This past Monday saw Age UK London work alongside London Trading Standards to host a Scams Awareness Workshop for local residents and businesspeople. Unfortunately we heard a number of very worrying statistics with huge ramifications for older people in London.
It’s always difficult to know where you stand with Roald Dahl. Whenever you pick up a book or put on a film that the great storyteller has written, it’s often hard to predict what comes next. Will it feature the heart-warming resilience of Matilda? Perhaps we’ll delve into a mysterious adventure akin to The BFG? Or maybe the bad-taste debauchery of My Uncle Oswald will surface? Whatever happens, it’s certainly very hard to second guess the mind of Mr Dahl.
Let’s see what Esio Trot has to offer…
“Sex at 70? Falling in love at 65? Coming out at 62?” – Read our review of Roundelay at the Southwark Playhouse here.
Imagine older actors in their 70s and 80s, actors who have spent their lives being other people, bringing life to other people’s words. Imagine they were on stage with nothing but themselves and no words but their own. No script, no map, a different show every night, all they have is a lifetime of theatre to help them find their way.
This is the central theme of Lost Without Words, which we were lucky enough to be invited to watch at the National Theatre last week. Here’s our review of the show…
Yesterday marked the fourth national Time to Talk Day, a yearly initiative run by Time to Change which aims to break the silence surrounding mental health issues. In fact, since it first launched in 2014, Time to Talk Day has generated millions of conversations across the country, from homes, schools, and workplaces, to online networks and the media. Such conversations are important across all demographics, but as the Mental Health Foundation’s website states, “older people are more vulnerable to mental health problems.”
Ever wanted to use Twitter, but felt unsure how to get started? Felt confused at the mention of “retweets”, “hashtags”, and “likes”? Never really understood the point of the website at all? Well, we’ve put together a guide to the basics to get you up and running on Twitter!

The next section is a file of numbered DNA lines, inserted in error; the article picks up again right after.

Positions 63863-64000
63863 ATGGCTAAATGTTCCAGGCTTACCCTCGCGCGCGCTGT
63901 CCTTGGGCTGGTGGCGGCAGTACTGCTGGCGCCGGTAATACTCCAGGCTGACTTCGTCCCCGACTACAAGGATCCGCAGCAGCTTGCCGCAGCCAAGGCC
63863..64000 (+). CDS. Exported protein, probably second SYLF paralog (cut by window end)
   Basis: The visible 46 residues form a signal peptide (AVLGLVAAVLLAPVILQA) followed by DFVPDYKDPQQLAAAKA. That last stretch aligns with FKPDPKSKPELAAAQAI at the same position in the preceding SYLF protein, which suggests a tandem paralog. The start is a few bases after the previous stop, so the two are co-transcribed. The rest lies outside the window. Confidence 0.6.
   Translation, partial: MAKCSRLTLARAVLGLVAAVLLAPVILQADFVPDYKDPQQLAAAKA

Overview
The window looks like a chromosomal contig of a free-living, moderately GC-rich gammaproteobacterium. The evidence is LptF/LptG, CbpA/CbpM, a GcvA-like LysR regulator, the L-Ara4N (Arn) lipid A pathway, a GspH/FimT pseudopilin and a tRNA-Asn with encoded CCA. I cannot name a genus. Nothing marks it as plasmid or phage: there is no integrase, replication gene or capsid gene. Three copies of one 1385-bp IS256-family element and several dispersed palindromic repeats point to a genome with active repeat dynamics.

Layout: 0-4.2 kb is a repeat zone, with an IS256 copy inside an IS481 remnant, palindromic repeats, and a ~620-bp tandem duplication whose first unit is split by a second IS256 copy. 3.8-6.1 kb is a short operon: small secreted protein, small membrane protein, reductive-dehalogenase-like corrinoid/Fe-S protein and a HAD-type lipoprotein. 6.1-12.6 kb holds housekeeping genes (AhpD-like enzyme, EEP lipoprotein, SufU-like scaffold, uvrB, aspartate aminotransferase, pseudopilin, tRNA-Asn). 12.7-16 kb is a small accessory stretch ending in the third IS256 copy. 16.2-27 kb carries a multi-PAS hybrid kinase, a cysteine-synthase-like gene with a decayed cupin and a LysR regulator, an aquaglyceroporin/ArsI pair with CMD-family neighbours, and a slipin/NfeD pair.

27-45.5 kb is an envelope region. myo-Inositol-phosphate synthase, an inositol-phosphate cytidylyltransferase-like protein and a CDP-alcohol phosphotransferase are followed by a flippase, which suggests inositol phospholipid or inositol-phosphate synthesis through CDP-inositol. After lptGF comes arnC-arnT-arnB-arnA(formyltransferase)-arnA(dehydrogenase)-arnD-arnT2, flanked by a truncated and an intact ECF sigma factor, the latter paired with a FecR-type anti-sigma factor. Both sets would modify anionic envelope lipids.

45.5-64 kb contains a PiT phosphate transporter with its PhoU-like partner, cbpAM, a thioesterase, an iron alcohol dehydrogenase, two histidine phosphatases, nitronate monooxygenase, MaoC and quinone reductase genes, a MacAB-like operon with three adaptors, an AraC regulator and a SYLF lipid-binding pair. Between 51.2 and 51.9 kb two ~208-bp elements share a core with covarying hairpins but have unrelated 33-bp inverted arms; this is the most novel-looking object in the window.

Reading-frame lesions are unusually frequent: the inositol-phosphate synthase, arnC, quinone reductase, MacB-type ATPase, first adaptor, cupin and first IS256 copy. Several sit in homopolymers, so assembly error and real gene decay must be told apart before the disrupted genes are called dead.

There’s a slight change to our format this month, as we look at ageing in film, rather than our usual topic of ageism. This month’s blog follows our trip to The Soho Hotel to see the film adaptation of Raymond Briggs’ graphic novel Ethel and Ernest.
Whether on the tube, the internet, or your television set, you should hopefully by now have seen the latest Christmas adverts from Age UK. Once again this holiday season, we at Age UK London want to remind the capital that “no one should have no one this Christmas”.
There’s some kind of unwritten life rule that states it’s always harder to get out of bed on Sunday mornings. Mondays and Wednesdays come a close second, but it’s Sunday mornings that take the prize. This is especially true when there’s frost on the window pane and you need to travel across to Victoria Park to run 5 kilometres dressed as Santa Claus. As you do.
I’ve yet to meet anyone who doesn’t like the film Up. Even I, as a curmudgeon who usually rejects my friends’ love of the bright and shiny world of Disney, had my heart melted by this movie.
Now, it must be said, I’m not entirely sure why Up manages to strike a chord while so many other animated films fall flat. At a guess, it’s a mix of simple – yet effective – storytelling, vibrant visuals, and a script that manages to elicit laughs from viewers of all ages. Which is no mean feat.